This tale's main character is Coyote. Many Native peoples use Coyote stories as a means of teaching morals and lessons. This story is a humorous story where Mouse is the trickster and Coyote is the object of his trickery. "Coyote and Mouse" is a humorous trickster tale of the Shoshone. The is a lesson grossology or scatology? This is a lesson on animal SCAT!
The Ute Mountain Ute people are one of three Ute tribes living in southeastern Utah and southwestern Colorado. The Ute Mountain Ute tribal headquarters are located at Towaoc, Colorado.Stories with morals, like “Coyote and Bobcat,” were often used by the Ute Mountain Ute people to teach their children about proper behavior and the consequences of their own actions. Coyote tales are only told during the winter time.
Coyote tales are part of the Paiute oral tradition used to teach proper behavior and values from an early age. These stories are only told during the winter time. The Coyote illustrates the mischievous nature in all of us. This lesson the Paiute tale, Coyote and Duck to enhance comprehension and prediction skills of students. It also helps students become familiar with cultural storytelling and its importance in Native cultures. Students will have a brief introduction to the Paiute Indian Tribe of Utah (PITU) and its location in Utah. The lesson includes a discussion about Native American regalia and explicitly addresses stereotypes.
According to Goshute tradition, Coyote tales should only be told during the winter time. Please use this lesson and story in the winter months. This lesson utilizes the Confederated Tribes of the Goshute (CTGR) tale, “Coyote and Frog Race” to decode common words with suffixes. The students will also be introduced to why eagle feathers are significant in Native cultures and its similarity to present day ways of honoring those who accomplish great things. Students will also participate in cooperative activities to build teamwork in the classroom.Native peoples tell stories about Coyote and other animals to their children. Based on Coyote’s mistakes, the elders teach children about proper behavior and positive attitudes. The lessons taught help children to avoid making the same mistakes as Coyote and suffering the consequences in their own lives.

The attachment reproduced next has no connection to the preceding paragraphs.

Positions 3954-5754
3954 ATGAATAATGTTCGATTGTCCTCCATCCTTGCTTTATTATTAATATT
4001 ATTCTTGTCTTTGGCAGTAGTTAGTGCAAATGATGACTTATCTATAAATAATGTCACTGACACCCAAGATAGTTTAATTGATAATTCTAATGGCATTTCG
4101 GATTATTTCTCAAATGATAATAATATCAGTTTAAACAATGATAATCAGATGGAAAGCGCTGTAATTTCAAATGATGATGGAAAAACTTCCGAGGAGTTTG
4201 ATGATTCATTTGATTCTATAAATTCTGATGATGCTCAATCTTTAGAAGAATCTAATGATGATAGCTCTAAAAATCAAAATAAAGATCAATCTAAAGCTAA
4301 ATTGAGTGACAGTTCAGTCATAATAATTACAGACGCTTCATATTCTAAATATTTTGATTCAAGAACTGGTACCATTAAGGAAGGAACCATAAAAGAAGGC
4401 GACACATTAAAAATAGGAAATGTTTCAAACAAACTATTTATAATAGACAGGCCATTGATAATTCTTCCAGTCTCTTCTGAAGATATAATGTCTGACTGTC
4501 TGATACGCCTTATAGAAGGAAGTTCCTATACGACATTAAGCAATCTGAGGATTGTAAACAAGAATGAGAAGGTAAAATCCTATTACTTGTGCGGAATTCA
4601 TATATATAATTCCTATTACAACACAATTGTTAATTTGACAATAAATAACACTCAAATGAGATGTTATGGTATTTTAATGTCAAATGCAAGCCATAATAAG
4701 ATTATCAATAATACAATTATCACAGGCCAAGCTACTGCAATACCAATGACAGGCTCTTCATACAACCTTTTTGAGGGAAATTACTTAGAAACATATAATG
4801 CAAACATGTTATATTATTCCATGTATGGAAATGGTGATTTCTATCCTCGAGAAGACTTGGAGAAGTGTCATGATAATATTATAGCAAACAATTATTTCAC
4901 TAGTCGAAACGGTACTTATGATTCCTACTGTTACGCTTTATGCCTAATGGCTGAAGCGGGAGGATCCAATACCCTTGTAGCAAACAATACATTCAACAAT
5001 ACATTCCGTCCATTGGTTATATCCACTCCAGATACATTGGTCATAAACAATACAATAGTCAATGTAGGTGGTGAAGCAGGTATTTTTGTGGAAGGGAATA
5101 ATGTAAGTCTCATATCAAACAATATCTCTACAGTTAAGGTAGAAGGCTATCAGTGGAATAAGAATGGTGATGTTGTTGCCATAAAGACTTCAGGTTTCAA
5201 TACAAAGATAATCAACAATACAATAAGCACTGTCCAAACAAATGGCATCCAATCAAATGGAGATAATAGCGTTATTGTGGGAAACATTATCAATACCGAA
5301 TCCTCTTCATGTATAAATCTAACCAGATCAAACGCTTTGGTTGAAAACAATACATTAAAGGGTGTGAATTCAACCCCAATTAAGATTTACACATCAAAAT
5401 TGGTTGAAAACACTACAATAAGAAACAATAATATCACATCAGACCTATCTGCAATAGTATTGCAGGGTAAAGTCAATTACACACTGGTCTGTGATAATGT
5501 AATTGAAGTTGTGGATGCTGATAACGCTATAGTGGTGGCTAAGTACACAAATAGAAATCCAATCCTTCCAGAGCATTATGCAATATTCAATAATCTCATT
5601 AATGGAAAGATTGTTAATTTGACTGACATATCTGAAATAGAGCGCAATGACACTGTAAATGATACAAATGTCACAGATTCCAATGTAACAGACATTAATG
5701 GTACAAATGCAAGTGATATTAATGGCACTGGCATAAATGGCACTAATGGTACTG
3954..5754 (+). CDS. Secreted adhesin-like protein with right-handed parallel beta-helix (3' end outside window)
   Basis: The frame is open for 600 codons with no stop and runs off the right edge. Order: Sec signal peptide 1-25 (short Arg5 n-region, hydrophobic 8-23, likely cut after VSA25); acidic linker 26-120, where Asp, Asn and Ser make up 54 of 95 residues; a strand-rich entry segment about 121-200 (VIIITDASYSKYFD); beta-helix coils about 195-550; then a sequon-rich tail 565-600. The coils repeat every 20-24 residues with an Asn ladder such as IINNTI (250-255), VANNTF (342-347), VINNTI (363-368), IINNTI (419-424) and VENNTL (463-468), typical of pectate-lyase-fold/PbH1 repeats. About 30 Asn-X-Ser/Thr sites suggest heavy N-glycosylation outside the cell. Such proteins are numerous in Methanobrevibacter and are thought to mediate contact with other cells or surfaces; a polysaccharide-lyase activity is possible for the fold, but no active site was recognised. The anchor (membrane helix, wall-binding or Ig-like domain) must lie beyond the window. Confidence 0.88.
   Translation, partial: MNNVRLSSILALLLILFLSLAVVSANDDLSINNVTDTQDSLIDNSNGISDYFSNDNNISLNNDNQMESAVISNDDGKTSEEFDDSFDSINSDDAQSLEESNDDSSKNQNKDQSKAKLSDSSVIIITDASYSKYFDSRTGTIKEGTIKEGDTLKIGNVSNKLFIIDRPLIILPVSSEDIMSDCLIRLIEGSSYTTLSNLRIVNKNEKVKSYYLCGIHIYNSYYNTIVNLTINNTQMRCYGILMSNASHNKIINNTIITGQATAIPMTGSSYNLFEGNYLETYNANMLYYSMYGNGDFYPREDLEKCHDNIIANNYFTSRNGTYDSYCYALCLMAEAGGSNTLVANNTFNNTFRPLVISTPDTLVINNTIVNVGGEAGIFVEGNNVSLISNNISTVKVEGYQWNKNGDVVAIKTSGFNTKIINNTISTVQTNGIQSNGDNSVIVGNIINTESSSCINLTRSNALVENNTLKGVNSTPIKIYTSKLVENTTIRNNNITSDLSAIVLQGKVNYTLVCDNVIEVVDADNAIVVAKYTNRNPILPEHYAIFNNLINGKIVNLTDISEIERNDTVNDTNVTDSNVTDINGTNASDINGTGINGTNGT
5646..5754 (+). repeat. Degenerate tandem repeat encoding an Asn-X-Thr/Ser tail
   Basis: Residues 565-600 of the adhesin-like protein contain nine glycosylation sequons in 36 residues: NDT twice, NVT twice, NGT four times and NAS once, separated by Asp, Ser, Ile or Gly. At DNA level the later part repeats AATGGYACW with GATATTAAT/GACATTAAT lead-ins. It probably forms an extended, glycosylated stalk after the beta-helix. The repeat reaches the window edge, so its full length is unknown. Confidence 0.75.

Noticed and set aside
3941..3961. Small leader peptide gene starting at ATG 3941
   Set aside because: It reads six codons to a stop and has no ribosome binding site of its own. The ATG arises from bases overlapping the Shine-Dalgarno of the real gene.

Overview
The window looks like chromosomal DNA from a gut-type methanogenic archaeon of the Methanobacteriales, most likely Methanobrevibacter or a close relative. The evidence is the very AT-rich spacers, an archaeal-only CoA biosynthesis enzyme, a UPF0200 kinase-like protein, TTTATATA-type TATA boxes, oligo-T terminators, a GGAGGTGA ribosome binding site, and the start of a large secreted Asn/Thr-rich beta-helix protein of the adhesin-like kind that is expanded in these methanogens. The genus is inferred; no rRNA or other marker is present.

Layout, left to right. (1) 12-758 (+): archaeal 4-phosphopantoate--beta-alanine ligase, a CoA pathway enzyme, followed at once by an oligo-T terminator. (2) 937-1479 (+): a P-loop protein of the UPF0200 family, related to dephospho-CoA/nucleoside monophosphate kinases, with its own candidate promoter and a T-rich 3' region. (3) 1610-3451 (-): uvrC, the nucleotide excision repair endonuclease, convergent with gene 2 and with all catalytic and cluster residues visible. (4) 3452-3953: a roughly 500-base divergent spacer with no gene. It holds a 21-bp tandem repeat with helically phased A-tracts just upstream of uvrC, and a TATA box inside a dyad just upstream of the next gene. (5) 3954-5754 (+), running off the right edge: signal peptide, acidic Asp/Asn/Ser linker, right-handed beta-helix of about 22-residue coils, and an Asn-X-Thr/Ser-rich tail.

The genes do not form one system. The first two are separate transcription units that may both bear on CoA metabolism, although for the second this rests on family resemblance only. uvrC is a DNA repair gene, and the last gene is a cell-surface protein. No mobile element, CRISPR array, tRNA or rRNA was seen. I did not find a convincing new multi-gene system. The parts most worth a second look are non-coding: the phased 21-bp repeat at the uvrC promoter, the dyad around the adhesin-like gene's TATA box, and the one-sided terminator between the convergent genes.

In this lesson, students are given a description of tribal sovereignty and federal recognition specific to the Confederated Tribes of the Goshute Reservation. They will also be introduced to characteristics of a trickster tale and then write a short story to activate their prior knowledge of specific words. The whole class will then read "Coyote and Mouse Make Snow," a trickster tale shared by the Confederated Tribes of the Goshute Reservation. Students will identify the characters, problems, and solutions within the story by filling out a handout. Possible extensions tie in with the Science Core.
The Ute Indian Tribe of the Uintah and Ouray Reservation (UIT) tale, “Coyote and the Buffalo” is read and used to enhance comprehension skills, provide an introduction to the importance of the bison to Native people and gives examples of how choices impact consequences. An activity to explore how Indigenous peoples used different parts of the bison helps students to recognize the ingenuity and creativity of Native Americans.The Ute people tell stories about Coyote and other animals to their children. Based on Coyote’s mistakes, the elders teach children about proper behavior and positive attitudes. The lessons learned help them avoid making the same mistakes Coyote did and suffering the consequences in their own lives. According to Ute tradition, Coyote stories should only be told during the winter time.
Coyote tales are part of the Paiute oral tradition used to teach proper behavior and values from an early age. These stories are only told during the winter time. The Coyote illustrates the mischievous nature in all of us. This lesson helps students compare and contrast characters in the story, Coyote and the Geese. Students are asked to reflect on how characters respond to challenges and events by filling out a worksheet and engaging in discussions about the book. Students also learn more about Native American storytelling and its importance in Native cultures. The background information with resources listed helps each teacher become more familiar with the Paiute Indian Tribe of Utah (PITU) and their perspective on petroglyphs, pictographs and how long the Paiute people have lived in Southern Utah.
Heavily influenced by social and scientific theories, including those of Darwin, writers of naturalism described"”usually from a detached or journalistic perspective"”the influence of society and surroundings on the development of the individual. In the following lesson plan, students will learn the key characteristics that comprise American literary naturalism as they explore London's "To Build a Fire" and Crane's "The Open Boat."